Functional connectivity for an “Island of sparing” in autism spectrum disorder: An fMRI study of visual search

Authors

  • Brandon Keehn,

    1. Brain Development Imaging Laboratory, Department of Psychology, San Diego State University, San Diego, California
    2. Joint Doctoral Program in Language and Communicative Disorders, San Diego State University, University of California, San Diego, San Diego, California
    3. Research on Aging and Development Laboratory, Department of Neurosciences, University of California San Diego, San Diego, California
    4. Laboratories of Cognitive Neuroscience, Division of Developmental Medicine, Children's Hospital Boston, Boston, Massachusetts
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  • Patricia Shih,

    1. Brain Development Imaging Laboratory, Department of Psychology, San Diego State University, San Diego, California
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  • Laurie A. Brenner,

    1. Brain Development Imaging Laboratory, Department of Psychology, San Diego State University, San Diego, California
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  • Jeanne Townsend,

    1. Research on Aging and Development Laboratory, Department of Neurosciences, University of California San Diego, San Diego, California
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  • Ralph-Axel Müller

    Corresponding author
    • Brain Development Imaging Laboratory, Department of Psychology, San Diego State University, San Diego, California
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Department of Psychology, San Diego State University, MC1863, 6363 Alvarado Ct. No. 200, San Diego, California 92120. E-mail: amueller@sciences.sdsu.edu

Abstract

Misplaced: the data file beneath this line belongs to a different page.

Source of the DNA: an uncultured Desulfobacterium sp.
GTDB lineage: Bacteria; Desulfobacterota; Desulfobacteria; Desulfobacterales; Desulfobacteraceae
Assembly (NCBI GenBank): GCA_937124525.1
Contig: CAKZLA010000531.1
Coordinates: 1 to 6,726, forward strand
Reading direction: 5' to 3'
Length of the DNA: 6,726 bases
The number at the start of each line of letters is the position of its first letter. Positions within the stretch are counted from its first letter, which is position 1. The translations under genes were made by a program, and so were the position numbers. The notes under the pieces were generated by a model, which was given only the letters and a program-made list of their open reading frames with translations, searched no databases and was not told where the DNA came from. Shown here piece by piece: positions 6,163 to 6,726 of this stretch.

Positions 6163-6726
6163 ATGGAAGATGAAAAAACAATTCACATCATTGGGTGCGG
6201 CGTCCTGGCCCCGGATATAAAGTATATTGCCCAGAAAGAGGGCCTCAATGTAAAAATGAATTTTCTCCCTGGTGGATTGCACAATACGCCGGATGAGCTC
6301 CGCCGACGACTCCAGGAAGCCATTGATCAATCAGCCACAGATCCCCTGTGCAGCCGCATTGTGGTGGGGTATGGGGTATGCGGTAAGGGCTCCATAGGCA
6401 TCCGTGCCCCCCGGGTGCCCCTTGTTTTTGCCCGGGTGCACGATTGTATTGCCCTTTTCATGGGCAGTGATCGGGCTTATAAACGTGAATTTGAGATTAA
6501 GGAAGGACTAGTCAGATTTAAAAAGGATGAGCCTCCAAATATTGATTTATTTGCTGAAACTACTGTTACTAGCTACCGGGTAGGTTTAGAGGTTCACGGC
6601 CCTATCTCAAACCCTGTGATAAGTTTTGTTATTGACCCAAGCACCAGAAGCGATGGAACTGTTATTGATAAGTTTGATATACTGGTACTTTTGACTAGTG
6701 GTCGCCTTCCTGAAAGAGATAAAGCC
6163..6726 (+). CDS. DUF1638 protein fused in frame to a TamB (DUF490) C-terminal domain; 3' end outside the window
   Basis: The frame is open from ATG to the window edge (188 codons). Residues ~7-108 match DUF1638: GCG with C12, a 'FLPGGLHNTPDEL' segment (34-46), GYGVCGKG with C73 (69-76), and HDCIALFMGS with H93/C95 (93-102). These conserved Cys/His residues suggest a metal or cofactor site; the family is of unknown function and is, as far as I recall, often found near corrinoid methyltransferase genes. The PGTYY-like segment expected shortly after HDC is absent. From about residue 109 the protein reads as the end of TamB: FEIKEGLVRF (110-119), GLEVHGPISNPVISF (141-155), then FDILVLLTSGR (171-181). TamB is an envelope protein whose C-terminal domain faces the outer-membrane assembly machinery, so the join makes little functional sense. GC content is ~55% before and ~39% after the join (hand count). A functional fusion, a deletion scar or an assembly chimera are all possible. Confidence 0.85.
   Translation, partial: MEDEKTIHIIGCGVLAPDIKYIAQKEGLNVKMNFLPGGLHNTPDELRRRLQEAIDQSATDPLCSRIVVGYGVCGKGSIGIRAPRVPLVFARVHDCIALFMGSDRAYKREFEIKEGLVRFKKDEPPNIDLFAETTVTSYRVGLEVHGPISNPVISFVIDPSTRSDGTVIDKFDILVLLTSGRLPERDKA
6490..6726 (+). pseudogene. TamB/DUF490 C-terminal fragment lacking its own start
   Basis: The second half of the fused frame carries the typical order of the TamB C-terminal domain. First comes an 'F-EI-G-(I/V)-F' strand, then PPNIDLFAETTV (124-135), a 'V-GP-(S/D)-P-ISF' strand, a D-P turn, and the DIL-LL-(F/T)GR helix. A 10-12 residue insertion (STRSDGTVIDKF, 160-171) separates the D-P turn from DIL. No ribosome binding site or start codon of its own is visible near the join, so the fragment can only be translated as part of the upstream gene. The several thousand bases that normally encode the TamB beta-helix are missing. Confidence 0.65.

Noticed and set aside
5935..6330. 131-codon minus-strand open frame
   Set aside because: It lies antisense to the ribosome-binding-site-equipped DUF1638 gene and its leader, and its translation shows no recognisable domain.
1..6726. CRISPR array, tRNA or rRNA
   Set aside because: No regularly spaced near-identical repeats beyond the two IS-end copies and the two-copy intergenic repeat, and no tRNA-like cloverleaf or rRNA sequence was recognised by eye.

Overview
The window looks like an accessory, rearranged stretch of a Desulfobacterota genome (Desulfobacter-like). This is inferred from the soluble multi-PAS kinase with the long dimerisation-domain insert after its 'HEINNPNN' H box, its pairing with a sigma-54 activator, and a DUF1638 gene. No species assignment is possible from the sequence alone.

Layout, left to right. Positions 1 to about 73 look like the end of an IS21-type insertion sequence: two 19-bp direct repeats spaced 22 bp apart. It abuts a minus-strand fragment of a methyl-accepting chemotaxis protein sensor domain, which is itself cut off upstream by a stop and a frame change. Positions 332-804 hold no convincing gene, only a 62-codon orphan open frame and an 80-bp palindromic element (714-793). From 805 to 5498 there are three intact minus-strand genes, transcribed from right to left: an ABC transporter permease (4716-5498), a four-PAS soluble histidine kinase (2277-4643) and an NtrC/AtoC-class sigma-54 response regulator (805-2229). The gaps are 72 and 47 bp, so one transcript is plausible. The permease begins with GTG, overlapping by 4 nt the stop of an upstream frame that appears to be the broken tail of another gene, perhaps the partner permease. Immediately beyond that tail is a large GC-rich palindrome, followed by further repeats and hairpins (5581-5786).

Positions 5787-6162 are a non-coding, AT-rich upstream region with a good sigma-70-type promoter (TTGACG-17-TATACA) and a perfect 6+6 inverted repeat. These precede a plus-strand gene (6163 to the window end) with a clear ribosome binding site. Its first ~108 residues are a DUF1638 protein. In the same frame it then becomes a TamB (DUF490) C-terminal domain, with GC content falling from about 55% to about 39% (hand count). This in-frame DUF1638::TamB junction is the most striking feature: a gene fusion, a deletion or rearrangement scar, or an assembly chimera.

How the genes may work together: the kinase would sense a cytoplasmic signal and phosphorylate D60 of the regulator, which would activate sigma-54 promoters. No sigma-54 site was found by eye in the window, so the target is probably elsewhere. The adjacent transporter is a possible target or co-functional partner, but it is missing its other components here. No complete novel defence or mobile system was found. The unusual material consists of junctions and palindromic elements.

Although autism is usually characterized with respect to sociocommunicative impairments, visual search is known as a domain of relative performance strength in this disorder. This study used functional MRI during visual search in children with autism spectrum disorder (n = 19; mean age = 13;10) and matched typically developing children (n = 19; mean age = 14;0). We selected regions of interest within two attentional networks known to play a crucial role in visual search processes, such as goal-directed selective attention, filtering of irrelevant distractors, and detection of behaviorally-relevant information, and examined activation and connectivity within and between these attentional networks. Additionally, based on prior research suggesting links between visual search abilities and autism symptomatology, we tested for correlations between sociocommunicative impairments and behavioral and neural indices of search. Contrary to many previous functional connectivity magnetic resonance imaging studies of autism that reported functional underconnectivity for task domains of weakness, we found atypically increased connectivity within and between attentional networks in autism. Additionally, we found increased functional connectivity for occipital regions, both locally and for long-distance connections with frontal regions. Both behavioral and neural indices of search were correlated with sociocommunicative impairment in children with autism. This association suggests that strengths in nonsocial visuospatial processing may be related to the development of core autistic sociocommunicative impairments. Hum Brain Mapp 34:2524–2537, 2013. © 2012 Wiley Periodicals, Inc.

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